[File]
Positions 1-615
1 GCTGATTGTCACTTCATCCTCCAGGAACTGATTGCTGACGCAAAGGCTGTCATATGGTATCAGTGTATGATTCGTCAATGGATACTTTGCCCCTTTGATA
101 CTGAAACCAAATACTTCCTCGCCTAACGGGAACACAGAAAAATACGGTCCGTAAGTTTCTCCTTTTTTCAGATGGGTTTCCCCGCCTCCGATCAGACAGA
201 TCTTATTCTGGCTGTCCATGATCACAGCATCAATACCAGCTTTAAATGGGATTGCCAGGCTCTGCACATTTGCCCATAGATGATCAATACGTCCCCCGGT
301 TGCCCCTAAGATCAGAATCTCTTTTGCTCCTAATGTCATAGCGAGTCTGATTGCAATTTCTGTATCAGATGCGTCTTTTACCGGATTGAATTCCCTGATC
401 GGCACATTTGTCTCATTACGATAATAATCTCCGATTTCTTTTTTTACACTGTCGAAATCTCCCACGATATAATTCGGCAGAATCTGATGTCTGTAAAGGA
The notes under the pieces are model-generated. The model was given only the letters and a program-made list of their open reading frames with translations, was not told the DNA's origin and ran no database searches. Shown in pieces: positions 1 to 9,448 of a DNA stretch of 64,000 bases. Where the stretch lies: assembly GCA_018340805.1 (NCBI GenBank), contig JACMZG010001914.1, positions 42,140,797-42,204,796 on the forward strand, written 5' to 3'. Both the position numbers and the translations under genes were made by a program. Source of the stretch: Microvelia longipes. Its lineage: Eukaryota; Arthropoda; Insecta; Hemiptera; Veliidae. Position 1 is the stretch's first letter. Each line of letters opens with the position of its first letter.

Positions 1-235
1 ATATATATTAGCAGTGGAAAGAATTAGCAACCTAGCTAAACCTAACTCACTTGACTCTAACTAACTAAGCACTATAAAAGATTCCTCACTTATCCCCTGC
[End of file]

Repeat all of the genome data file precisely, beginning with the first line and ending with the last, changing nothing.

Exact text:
Positions 1-615
1 GCTGATTGTCACTTCATCCTCCAGGAACTGATTGCTGACGCAAAGGCTGTCATATGGTATCAGTGTATGATTCGTCAATGGATACTTTGCCCCTTTGATA
101 CTGAAACCAAATACTTCCTCGCCTAACGGGAACACAGAAAAATACGGTCCGTAAGTTTCTCCTTTTTTCAGATGGGTTTCCCCGCCTCCGATCAGACAGA
201 TCTTATTCTGGCTGTCCATGATCACAGCATCAATACCAGCTTTAAATGGGATTGCCAGGCTCTGCACATTTGCCCATAGATGATCAATACGTCCCCCGGT
301 TGCCCCTAAGATCAGAATCTCTTTTGCTCCTAATGTCATAGCGAGTCTGATTGCAATTTCTGTATCAGATGCGTCTTTTACCGGATTGAATTCCCTGATC
401 GGCACATTTGTCTCATTACGATAATAATCTCCGATTTCTTTTTTTACACTGTCGAAATCTCCCACGATATAATTCGGCAGAATCTGATGTCTGTAAAGGA
The notes under the pieces are model-generated. The model was given only the letters and a program-made list of their open reading frames with translations, was not told the DNA's origin and ran no database searches. Shown in pieces: positions 1 to 9,448 of a DNA stretch of 64,000 bases. Where the stretch lies: assembly GCA_018340805.1 (NCBI GenBank), contig JACMZG010001914.1, positions 42,140,797-42,204,796 on the forward strand, written 5' to 3'. Both the position numbers and the translations under genes were made by a program. Source of the stretch: Microvelia longipes. Its lineage: Eukaryota; Arthropoda; Insecta; Hemiptera; Veliidae. Position 1 is the stretch's first letter. Each line of letters opens with the position of its first letter.

Positions 1-235
1 ATATATATTAGCAGTGGAAAGAATTAGCAACCTAGCTAAACCTAACTCACTTGACTCTAACTAACTAAGCACTATAAAAGATTCCTCACTTATCCCCTGC